The swing voters do not view trade as a key voting issue, they know more about negotiations with China than they do about the USMCA. In Wilkes-Barre, PA, when asked about whether they knew anyone who personally benefited or was harmed from Trump’s trade policy, there was no response from the focus group.

To encapsulate the swing voters’ knowledge on trade, Thau stated that one response summarized the entire demographic, “we have used so much out of America, and imposing those tariffs will eventually move those jobs back here even though it will cost us more.” 

To further explain the swing voter’s engagement with trade policy, Thau explained that about 3/4ths believe that America’s efforts to secure a fair trade deal with China will be worth the higher prices on imports from other countries. However there is a limit to their tariff support, as if the trade war with China was prolonged and prices were significantly raised, Trump would lose support. All of the swing voters believed that only American Swing Voters beared the cost for tariffs.

Shown a clip of Senator Klobuchar on trade, her approval rating from the Wilkes-Barre focus group increased drastically as soon as she discussed her support for “Made in America” goods. There is a growing mistrust of corporations, but where Senator Warren’s statements about trade are supported by focus groups, their support for her falls when discussing how she will pay for her programs like “Medicare for All” by taking from big corporations. The participants, while in support of the issue, respond that to expect the top income bracket and big corporations to pay for this plan is unachievable.

Moving on to bonus issues, swing voters believe that the weather is getting “weirder” when asked about environmental policy. There is an awareness of climate change, and they are critical of regulatory rollbacks affecting the environment. When asked about the environmental rollbacks, participants in Wilkes-Barre said that they affected the air and water quality and ultimately the health of the community, which could not afford basic healthcare in most cases. There was an overall sense of fear and worry about the state of the environment, and it was more of a key voting issue than healthcare policy.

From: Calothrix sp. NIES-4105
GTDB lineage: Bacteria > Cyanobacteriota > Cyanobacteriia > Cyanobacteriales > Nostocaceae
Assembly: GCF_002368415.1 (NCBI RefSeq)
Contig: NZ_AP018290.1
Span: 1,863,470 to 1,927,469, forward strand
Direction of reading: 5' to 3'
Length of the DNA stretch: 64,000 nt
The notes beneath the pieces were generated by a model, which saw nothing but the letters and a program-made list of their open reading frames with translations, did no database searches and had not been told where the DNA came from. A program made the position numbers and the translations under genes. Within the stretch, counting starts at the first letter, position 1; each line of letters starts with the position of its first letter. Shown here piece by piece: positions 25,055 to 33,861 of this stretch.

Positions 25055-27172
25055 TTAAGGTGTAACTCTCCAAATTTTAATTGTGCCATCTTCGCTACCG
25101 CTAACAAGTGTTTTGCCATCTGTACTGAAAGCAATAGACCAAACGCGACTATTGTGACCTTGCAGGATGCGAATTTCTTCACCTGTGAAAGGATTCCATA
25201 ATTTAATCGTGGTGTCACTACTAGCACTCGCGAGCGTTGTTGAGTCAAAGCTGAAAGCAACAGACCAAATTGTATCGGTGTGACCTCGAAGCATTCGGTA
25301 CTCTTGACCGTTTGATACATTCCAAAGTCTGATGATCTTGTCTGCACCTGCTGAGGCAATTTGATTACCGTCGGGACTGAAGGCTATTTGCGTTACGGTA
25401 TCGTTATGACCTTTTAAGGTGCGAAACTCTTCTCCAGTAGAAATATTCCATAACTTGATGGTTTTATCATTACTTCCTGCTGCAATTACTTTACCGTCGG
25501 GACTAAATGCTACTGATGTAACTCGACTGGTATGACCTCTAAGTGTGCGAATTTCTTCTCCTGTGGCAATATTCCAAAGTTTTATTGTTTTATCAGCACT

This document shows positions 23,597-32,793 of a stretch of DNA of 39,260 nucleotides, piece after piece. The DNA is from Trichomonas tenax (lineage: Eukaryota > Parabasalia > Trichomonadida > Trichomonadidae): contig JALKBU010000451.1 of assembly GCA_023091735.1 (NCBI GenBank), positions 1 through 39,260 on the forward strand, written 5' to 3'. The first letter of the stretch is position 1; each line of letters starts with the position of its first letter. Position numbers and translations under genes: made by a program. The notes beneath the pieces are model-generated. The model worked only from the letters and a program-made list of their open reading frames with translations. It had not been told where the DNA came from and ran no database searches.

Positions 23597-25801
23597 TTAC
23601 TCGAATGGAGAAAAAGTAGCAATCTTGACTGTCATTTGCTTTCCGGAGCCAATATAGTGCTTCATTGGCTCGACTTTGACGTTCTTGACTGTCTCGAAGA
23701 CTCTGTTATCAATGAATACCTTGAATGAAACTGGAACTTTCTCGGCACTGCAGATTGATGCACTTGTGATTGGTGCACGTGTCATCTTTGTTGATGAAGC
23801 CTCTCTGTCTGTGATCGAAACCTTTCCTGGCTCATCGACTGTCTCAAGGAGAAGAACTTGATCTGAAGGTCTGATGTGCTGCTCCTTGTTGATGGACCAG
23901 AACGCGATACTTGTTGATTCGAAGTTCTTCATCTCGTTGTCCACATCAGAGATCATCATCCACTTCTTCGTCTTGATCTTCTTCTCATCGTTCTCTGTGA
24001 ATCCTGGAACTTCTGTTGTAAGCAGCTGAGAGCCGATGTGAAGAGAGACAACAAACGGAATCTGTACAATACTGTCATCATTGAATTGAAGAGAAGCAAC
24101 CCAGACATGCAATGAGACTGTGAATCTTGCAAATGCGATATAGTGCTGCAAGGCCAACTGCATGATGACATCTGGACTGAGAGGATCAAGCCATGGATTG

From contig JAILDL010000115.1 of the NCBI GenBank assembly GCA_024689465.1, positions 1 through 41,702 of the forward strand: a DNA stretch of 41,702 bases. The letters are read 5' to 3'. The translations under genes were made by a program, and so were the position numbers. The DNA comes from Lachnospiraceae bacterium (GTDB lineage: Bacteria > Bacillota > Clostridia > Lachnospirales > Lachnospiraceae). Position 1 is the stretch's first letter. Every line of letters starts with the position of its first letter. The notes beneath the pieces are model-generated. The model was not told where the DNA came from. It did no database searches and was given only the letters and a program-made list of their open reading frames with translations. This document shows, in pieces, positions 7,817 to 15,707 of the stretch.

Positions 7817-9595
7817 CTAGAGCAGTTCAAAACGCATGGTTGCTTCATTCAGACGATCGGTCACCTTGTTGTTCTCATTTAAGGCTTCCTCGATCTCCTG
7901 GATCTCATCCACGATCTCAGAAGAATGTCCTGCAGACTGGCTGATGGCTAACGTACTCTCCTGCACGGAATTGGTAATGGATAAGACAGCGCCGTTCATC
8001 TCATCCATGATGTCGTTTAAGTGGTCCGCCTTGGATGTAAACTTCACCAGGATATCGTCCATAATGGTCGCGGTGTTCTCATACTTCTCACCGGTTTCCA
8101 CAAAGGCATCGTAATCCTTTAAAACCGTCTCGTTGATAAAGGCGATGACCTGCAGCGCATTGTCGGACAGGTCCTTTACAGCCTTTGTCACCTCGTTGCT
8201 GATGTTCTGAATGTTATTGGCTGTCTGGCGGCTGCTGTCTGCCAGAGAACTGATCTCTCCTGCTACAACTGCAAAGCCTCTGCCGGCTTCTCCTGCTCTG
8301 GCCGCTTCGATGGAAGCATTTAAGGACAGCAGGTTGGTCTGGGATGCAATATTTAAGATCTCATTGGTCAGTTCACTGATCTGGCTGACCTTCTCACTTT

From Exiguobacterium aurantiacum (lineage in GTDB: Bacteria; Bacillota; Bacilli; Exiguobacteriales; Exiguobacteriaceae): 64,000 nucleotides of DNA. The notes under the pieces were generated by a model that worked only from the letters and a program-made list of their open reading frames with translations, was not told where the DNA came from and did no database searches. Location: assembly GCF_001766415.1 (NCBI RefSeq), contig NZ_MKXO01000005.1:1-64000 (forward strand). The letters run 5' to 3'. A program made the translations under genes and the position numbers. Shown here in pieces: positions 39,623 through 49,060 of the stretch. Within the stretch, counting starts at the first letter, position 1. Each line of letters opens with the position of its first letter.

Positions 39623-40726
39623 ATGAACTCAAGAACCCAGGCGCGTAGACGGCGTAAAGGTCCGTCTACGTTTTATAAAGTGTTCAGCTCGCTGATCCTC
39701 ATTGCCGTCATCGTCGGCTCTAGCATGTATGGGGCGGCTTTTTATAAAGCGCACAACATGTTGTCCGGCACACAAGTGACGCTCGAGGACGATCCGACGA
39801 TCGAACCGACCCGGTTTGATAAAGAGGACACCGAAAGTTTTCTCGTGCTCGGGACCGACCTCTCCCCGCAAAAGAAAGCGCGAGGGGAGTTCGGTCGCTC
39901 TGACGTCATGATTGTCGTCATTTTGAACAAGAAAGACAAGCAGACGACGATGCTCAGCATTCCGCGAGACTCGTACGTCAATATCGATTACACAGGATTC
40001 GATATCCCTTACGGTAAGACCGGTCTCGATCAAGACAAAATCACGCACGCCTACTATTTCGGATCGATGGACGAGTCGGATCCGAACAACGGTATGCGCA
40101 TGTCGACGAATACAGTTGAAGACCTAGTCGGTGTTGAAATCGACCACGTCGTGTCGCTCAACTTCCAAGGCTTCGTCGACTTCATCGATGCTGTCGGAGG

Participants were also asked to fill in the blank: “Make America _________ Again.” Overwhelmingly, they responded to make America “America” again and “fair.” But there was no consensus as to what they specifically wanted America to be, and Thau argued that this was one of the key problems for Democrats, as while united against Trump, there is no common platform or idea of what they think America should be. 

Thau discussed his findings relating to the impeachment trial of President Trump. The swing voters viewed the trial was just a distraction and demonstration that the Democratic party leaders are out of touch with “regular” Americans. They blame impeachment for the lack of policy and coverage on issues that matter to them.

To conclude his presentation, Thau summarized his key arguments through the various swing voter trends found in his project thus far. He stated that there needs to be attention paid to those who are low information voters, Trump’s “America First” sentiment maintained his support among the demographic, the economy is a determining factor in his reelection, and there was no consensus on what America should be going forward.

To get updates on the findings from Rich Thau’s project, sign up for his newsletter on SwingVoterProject.com.

Kimberly Ellis of the Monument Policy Group joined Rich Thau onstage for a debrief on his presentation. She first asked for Thau’s thoughts on Mike Bloomberg’s prospects in the upcoming race. Thau responded with the fact that in many of the counties he visited, Bloomberg was, for the most part, an unfamiliar candidate.

One of the respondents in Wilkes-Barre pointed out that there was no grass-roots support for Bloomberg, that instead Bloomberg was just a billionaire spending money on his campaign. In contrast, Trump ran on the platform that his campaign was supported from the bottom up, and not just from large personal donations.

In regard to trade policy, Ellis went on to ask whether or not the swing voters supported Trump’s trade policy. Thau stated that they were in absolute support, and that it was not necessarily his specific agreements and policy work, but his messaging of “being on the case”. There is no awareness of the economic effects of his deals, but they are more focused on progress overall.



Rich Thau, President & Co-Founder, Engagious

Kimberly Ellis, Principal, Monument Policy Group

To view more details about the event, visit the event page here.